Perspectives | May 12, 2020
By: Rachel W. Thompson, MD | Pediatric Clerkship Director | Boston University School of Medicine
Like many others, Boston University moved to a shortened virtual-only clerkship (packed with the full knowledge of our regular in-person 6-week clerkship, of course) in March of 2020. We were able to leverage Aquifer cases as a framework for preceptor discussion sessions and learning activities. The plan outlined below was for our 2-week virtual pediatrics clerkship, but I think the framework could apply to a variety of clerkships or courses transitioning to virtual group discussions.
Scheduling Small Group Precepting Sessions
We designed the two week-curriculum to mirror the different services and clinical experiences students would typically rotate through, moving progressively from nursery to well-child care, and then to varying depths and acuity of patient illness. Small groups of three to four students met in physician-precepted online discussion sessions six times over the two weeks with the cases aligning with the clinical domain they were learning about. Each session was structured as a deep dive into one Aquifer case. While the students in the groups were consistent from one session to the next, the preceptors typically did 2-3 sessions each. This allowed us to match the expertise of our preceptors to the cases and groups, allowing preceptors to choose the case they cover.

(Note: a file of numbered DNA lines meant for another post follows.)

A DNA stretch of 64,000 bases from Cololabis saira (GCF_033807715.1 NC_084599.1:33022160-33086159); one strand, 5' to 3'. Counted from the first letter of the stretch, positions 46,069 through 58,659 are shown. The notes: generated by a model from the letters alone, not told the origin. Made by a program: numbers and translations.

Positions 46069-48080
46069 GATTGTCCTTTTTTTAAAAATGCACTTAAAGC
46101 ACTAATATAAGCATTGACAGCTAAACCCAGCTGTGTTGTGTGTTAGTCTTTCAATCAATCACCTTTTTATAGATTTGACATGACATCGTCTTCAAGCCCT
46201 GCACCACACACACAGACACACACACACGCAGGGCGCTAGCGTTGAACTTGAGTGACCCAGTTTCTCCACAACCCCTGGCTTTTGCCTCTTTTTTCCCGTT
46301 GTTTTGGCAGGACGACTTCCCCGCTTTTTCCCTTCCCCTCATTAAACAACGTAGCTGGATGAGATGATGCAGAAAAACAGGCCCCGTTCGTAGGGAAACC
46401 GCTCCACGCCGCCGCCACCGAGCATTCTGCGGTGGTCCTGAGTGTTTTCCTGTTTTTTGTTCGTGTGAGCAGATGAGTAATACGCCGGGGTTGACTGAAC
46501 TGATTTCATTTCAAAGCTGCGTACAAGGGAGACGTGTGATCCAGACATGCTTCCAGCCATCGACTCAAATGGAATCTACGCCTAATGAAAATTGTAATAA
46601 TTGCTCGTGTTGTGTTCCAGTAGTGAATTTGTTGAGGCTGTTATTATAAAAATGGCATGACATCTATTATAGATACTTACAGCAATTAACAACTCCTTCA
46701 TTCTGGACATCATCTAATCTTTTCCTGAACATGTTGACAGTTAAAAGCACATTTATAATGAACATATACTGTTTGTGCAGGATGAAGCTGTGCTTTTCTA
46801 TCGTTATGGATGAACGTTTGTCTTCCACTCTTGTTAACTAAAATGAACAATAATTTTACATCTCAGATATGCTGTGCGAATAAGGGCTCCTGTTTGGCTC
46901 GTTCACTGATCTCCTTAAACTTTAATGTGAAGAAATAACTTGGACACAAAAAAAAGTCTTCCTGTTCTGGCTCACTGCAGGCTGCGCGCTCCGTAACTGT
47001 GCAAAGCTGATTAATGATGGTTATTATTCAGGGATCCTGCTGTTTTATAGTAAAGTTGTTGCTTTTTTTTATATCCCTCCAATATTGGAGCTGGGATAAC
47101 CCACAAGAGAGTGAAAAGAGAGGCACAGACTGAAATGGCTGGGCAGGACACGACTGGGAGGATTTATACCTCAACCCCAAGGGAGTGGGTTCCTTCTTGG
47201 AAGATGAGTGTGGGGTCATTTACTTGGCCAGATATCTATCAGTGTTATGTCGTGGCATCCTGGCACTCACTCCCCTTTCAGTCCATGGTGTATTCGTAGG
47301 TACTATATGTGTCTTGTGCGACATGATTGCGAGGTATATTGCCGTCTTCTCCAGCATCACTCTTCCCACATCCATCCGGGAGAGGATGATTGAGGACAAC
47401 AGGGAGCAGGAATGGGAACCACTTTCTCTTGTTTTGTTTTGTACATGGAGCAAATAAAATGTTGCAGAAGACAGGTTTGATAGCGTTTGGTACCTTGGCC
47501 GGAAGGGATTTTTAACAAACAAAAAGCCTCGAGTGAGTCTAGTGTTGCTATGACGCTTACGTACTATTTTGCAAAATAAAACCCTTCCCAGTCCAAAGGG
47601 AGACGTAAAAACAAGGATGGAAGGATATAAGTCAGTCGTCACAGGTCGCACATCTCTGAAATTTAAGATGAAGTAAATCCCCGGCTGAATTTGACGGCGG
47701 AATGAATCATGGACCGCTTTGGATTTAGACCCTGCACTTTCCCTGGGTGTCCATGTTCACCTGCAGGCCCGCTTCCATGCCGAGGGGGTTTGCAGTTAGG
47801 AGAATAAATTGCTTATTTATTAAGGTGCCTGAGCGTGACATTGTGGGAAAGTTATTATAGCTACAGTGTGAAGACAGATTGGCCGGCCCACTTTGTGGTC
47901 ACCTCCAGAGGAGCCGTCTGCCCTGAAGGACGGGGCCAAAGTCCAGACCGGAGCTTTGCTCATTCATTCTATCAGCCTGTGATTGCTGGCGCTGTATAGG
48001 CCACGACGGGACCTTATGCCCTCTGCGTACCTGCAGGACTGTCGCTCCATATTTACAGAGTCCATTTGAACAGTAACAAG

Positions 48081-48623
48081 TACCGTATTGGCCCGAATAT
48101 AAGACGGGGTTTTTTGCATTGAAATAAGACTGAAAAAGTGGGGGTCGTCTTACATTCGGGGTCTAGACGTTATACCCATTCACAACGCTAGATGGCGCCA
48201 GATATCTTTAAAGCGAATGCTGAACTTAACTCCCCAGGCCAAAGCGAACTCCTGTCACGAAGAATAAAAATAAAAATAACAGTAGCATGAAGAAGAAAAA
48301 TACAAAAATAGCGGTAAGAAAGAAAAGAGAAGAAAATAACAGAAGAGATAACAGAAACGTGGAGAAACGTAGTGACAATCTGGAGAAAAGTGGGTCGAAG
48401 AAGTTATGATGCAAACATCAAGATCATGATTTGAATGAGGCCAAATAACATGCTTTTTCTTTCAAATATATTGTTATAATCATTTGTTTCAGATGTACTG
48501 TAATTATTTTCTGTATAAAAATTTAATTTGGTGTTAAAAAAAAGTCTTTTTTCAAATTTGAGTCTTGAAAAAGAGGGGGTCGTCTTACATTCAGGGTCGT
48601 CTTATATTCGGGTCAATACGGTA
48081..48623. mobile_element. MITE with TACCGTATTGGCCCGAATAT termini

Oral Presentations & Discussion
For each session, every student comes prepared to give an oral presentation on the assigned case. Depending on the case, either one student will give the presentation, or the preceptor may divide presentations into sections (history/physical exam, differential diagnosis, discharge instructions, etc).
At each stage, there is a planned pause for discussion, prompted by the preceptor’s copy of the Aquifer Case Analysis Tool (ie. what were the pertinent elements of the history, what was overlooked, how would you support the differential diagnosis, etc).
Sharing Expertise & Deeper Learning
The magic happens when the preceptor shares their pearls about the management of the case, adding personal experiences, expertise, and deeper learning beyond the standard case content. For example, building on the framework of the Aquifer syncope case, one of our preceptors who is a cardiologist brought multiple ECGs (shared on Zoom) and had each of the students tell her first what one might look for on an ECG as a source of syncope, and then helped them learn to read a pediatric ECG.
Another attending (who runs our general academic pediatrics division) sent each student a pertinent article in advance, asking them to augment their clinical reasoning on the case and walking them through an analysis of the data. I think for many of us, this was the best part and felt the most similar to how we really teach in the clinical setting.
Writing Notes & Follow-up